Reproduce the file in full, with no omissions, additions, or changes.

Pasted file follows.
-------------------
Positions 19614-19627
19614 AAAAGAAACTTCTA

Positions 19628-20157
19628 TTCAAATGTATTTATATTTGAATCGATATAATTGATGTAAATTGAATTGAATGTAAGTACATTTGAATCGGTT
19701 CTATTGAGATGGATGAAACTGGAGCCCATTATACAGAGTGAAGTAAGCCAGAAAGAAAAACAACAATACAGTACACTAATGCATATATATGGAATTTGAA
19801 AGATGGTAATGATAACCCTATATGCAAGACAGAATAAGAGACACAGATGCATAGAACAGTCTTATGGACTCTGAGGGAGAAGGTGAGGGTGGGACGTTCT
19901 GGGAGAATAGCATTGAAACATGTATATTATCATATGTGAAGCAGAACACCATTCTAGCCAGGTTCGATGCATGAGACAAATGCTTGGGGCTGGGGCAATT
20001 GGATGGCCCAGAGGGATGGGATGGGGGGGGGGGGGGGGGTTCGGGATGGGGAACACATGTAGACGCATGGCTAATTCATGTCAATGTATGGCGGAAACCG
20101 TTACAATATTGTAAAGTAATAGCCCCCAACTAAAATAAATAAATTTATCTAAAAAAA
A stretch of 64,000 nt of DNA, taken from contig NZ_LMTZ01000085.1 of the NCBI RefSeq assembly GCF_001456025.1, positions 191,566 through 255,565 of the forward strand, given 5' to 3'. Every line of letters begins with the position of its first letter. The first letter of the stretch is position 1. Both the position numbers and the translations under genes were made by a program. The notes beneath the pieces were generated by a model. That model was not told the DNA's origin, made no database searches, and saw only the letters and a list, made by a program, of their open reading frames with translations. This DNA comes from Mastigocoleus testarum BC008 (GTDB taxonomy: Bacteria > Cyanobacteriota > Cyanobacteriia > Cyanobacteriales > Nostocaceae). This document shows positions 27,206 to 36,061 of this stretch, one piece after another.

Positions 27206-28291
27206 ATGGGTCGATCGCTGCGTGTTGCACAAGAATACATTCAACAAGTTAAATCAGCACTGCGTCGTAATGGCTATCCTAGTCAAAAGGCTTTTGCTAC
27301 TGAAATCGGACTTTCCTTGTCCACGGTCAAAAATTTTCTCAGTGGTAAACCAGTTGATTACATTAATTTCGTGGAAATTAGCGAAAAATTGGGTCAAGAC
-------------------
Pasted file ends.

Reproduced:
Positions 19614-19627
19614 AAAAGAAACTTCTA

Positions 19628-20157
19628 TTCAAATGTATTTATATTTGAATCGATATAATTGATGTAAATTGAATTGAATGTAAGTACATTTGAATCGGTT
19701 CTATTGAGATGGATGAAACTGGAGCCCATTATACAGAGTGAAGTAAGCCAGAAAGAAAAACAACAATACAGTACACTAATGCATATATATGGAATTTGAA
19801 AGATGGTAATGATAACCCTATATGCAAGACAGAATAAGAGACACAGATGCATAGAACAGTCTTATGGACTCTGAGGGAGAAGGTGAGGGTGGGACGTTCT
19901 GGGAGAATAGCATTGAAACATGTATATTATCATATGTGAAGCAGAACACCATTCTAGCCAGGTTCGATGCATGAGACAAATGCTTGGGGCTGGGGCAATT
20001 GGATGGCCCAGAGGGATGGGATGGGGGGGGGGGGGGGGGTTCGGGATGGGGAACACATGTAGACGCATGGCTAATTCATGTCAATGTATGGCGGAAACCG
20101 TTACAATATTGTAAAGTAATAGCCCCCAACTAAAATAAATAAATTTATCTAAAAAAA
A stretch of 64,000 nt of DNA, taken from contig NZ_LMTZ01000085.1 of the NCBI RefSeq assembly GCF_001456025.1, positions 191,566 through 255,565 of the forward strand, given 5' to 3'. Every line of letters begins with the position of its first letter. The first letter of the stretch is position 1. Both the position numbers and the translations under genes were made by a program. The notes beneath the pieces were generated by a model. That model was not told the DNA's origin, made no database searches, and saw only the letters and a list, made by a program, of their open reading frames with translations. This DNA comes from Mastigocoleus testarum BC008 (GTDB taxonomy: Bacteria > Cyanobacteriota > Cyanobacteriia > Cyanobacteriales > Nostocaceae). This document shows positions 27,206 to 36,061 of this stretch, one piece after another.

Positions 27206-28291
27206 ATGGGTCGATCGCTGCGTGTTGCACAAGAATACATTCAACAAGTTAAATCAGCACTGCGTCGTAATGGCTATCCTAGTCAAAAGGCTTTTGCTAC
27301 TGAAATCGGACTTTCCTTGTCCACGGTCAAAAATTTTCTCAGTGGTAAACCAGTTGATTACATTAATTTCGTGGAAATTAGCGAAAAATTGGGTCAAGAC